Editor: Jenny Caines, The Old Manse, Scarr, Lydeard-St-Lawrence, Taunton. TA4 3RH.
The Cronicl is sent out to members three times a year, in early April, August and December. A good half of each Cronicl is made up of members contributions, which are always welcomed. If you have a story to tell, please send it in for our consideration: it doesn’t have to be perfectly presented or of any specific length. Every article received will be acknowledged. I look forward to hearing from you!
With the ongoing covid situation, now is a good time to look through the Powys FHS gallery on this site; if you find that your village, or the village of your ancestors, is not represented there, how about sending in a few of your own photos that can be added to our collection? Send them to me via the email above with details of location and I’ll endeavour to see they are included.
Did Shakespeare ever visit Brecon? Well, it seems so. The Vaughans of Trebarried, Llandefalle, were patrons of Shakespeare and it is supposed he stayed there in 1595. When in Breconshire he is thought to have visited Clydach Gorge, near Gilwern.
The County of Powys also produced a good many talented people over the years – here are some whose stories will be included in coming issues of Cronicl:
Colonel George Everest – born 1790 in Crickhowell, travelled to and mapped the foothills of the Himalayas, but may never have seen the most famous mountain in the world which was later named after him.
Dame Bessie Evans was born in Llanafan Fawr and was a talented pianist and contralto soloist. She was best Contralto Soloist at the Chicago World Fair Eisteddfod in 1893 at the age of just 19.
Eleanor Bufton born in Llanbister was a successful and respected actress of the Victorian era.
Miss Llewella Davies born Talgarth was best known as accompanist to the famous Dame Nellie Melba.
Also coming shortly – a young John Boore (1857 to 1871) wrote two poems in his school book before succumbing to an early death aged 14. The poems are entitled ‘The Llanbister Rambler’ and ‘Llanbadarn Village’. They are a valuable glimpse into the village life that John would have known in the mid 1800s. Sadly two other siblings of John’s also died young – Richard aged 11 and Elizabeth Mary aged 8, and the verse on their gravestone reads as follows:
All you that are young behold and see / How quickly death has conquered we.
Mind to take care in youth to pray / For no one knows his dying day.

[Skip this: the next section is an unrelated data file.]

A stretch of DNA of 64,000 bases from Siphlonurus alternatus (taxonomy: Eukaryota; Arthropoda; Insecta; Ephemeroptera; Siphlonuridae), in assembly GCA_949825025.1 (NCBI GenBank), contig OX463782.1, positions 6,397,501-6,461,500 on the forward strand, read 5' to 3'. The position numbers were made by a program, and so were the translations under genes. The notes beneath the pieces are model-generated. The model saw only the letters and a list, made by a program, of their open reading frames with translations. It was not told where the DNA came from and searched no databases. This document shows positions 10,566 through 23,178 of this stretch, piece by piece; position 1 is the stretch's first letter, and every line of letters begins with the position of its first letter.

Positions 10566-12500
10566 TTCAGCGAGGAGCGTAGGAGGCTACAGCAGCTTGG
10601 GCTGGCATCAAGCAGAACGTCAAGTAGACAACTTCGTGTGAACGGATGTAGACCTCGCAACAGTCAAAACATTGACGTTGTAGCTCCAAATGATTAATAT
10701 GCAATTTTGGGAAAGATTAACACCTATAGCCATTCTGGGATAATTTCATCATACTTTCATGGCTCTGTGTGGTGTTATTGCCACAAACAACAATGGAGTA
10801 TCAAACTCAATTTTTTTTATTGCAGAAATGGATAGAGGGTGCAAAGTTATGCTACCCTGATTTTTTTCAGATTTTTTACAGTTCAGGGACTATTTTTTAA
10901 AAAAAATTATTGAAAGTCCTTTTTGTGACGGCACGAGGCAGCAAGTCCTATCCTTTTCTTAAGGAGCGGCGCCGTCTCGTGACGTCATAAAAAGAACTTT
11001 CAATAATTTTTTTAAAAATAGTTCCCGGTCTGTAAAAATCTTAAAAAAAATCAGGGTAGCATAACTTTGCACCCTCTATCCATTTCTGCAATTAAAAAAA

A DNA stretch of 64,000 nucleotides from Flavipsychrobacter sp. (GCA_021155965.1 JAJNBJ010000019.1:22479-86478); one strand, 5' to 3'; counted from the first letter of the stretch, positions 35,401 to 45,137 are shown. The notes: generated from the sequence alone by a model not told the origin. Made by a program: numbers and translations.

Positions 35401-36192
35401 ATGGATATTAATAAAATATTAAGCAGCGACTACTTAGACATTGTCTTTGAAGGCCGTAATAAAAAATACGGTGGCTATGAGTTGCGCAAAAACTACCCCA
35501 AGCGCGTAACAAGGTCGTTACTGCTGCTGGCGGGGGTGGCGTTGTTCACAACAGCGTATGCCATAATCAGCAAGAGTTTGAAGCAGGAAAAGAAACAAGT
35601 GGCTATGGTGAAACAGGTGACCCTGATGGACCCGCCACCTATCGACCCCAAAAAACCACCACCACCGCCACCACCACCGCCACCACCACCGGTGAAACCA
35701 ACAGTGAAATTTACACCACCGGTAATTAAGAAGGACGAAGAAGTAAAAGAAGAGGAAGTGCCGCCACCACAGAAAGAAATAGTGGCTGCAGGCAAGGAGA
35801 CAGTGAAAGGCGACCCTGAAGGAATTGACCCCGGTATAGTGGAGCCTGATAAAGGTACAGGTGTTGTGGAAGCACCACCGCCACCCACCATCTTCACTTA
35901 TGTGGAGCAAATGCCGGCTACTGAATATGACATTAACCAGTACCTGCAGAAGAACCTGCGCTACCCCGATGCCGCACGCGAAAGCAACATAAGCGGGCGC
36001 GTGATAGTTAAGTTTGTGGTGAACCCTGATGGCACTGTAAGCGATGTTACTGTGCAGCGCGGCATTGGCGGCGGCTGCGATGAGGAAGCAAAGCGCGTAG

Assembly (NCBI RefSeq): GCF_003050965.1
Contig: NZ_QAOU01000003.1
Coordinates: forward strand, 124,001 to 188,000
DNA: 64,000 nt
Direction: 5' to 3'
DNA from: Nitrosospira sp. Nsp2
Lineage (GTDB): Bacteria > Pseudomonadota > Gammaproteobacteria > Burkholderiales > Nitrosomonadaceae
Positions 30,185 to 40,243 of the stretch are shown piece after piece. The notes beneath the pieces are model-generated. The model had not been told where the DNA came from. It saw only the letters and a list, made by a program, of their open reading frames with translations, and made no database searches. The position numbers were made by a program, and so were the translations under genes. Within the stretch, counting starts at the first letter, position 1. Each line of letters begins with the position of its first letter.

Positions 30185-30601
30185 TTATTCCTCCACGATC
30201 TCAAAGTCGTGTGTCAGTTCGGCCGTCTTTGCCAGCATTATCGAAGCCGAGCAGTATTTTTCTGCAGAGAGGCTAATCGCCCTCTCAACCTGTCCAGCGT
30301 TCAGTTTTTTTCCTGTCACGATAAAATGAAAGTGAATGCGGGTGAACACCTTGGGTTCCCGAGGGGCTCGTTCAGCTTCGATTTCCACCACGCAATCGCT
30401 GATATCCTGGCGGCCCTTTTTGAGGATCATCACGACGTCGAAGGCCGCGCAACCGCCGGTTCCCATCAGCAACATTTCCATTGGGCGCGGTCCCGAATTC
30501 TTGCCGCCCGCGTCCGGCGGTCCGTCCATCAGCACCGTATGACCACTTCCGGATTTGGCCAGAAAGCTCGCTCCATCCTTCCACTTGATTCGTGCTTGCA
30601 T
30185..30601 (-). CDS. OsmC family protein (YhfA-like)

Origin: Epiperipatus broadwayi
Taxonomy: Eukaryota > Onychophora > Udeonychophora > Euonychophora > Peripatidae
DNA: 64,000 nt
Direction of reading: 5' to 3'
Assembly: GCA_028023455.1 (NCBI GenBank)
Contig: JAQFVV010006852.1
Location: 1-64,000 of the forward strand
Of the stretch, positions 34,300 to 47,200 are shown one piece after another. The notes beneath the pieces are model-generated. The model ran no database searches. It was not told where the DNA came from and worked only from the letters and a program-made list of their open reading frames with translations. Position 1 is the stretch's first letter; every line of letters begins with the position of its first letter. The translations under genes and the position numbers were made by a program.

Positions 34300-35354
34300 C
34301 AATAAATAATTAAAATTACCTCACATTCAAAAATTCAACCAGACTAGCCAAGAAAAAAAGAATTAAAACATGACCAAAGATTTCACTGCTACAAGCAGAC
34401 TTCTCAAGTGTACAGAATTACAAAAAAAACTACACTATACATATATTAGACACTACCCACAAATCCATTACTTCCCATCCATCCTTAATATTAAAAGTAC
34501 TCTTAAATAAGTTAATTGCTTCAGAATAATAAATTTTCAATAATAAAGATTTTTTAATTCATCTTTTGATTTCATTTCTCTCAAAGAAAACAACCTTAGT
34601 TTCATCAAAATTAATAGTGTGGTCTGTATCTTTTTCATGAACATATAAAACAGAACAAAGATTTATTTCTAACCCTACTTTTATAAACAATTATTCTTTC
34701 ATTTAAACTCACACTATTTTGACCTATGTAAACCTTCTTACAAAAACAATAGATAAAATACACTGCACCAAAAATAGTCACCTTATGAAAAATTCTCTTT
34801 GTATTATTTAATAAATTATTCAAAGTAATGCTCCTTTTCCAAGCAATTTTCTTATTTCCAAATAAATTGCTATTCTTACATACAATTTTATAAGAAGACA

The archived Cronicls make good reading, and are now indexed, making it easier to see if your family interests have been covered at any time in the past.
REMEMBER. (author Roger Scott Lewis, Toronto.)
Remembrance Day… a time…well, a time it is said to remember. Do remember, yes, and with a poppy, but when you stand in front of all those War memorials in every town, village and hamlet in Wales on November 11th, remember all those boisterous laughing young men heading out on the troop trains for that great adventure in Europe, and probably singing “for garryowen and glory”. (Google it!)
Remember those same lads who, when they got there, were simply required most days to go out to shoot and kill someone. Remember all those gallant, unfortunate, real men who never came back. Remember too, those who did return but who later sat quietly at home looking down at the place where their legs used to be. Remember those who came back non compos mentis… “bomb batty” was the phrase used after WWII. Remember the wives, who over so many past years would all say: “The man who went away was not the same man who returned.
As Harry Patch, the last UK soldier of the Great War, who died in 2009 aged 111said magnanimously: “Remember the enemy. They died too. War is simply organised murder.”
Remember then with a poppy, and at your Cenotaph after the pipers have played the inevitable “Flowers of the Field”, in that last minute of silence at the end remember, above all, the reality of it all!
A SNIPPET from the Montgomeryshire Express and Radnor Times on the 30th July 1907:
“Mr Hamer, County Inspector for food and drugs appeared unexpectedly in Llansantfraed the other day to test the weight of the local loaves and the result was that three bakers had to answer a summons for selling bread some ounces under the 4lb standard. Two defendants pleaded that they never recognised the necessity for weighing the loaf since they weighed the dough and made allowance for evaporation in the oven, while the third claimed to be exempt as he professed to sell not a 4 lb loaf but fancy bread.” The Bench convicted in all cases.
IF YOU COULD SEE YOUR ANCESTORS. (Author unknown.)
If you could see your ancestors, all standing in a row, would you be proud of them, or don’t you really know?
Some strange discoveries are made in climbing family trees; and some of them you know, do not particularly please.
If you could see your ancestors, all standing in a row, there might be some of them perhaps, you wouldn’t care to know.
But there’s another question which requires a different view…If you could ‘meet’ your ancestors, would they be proud of you?
The source for the poem above was Dilys Glover, a founder member of Powys FHS and longtime President until her death in early 2019.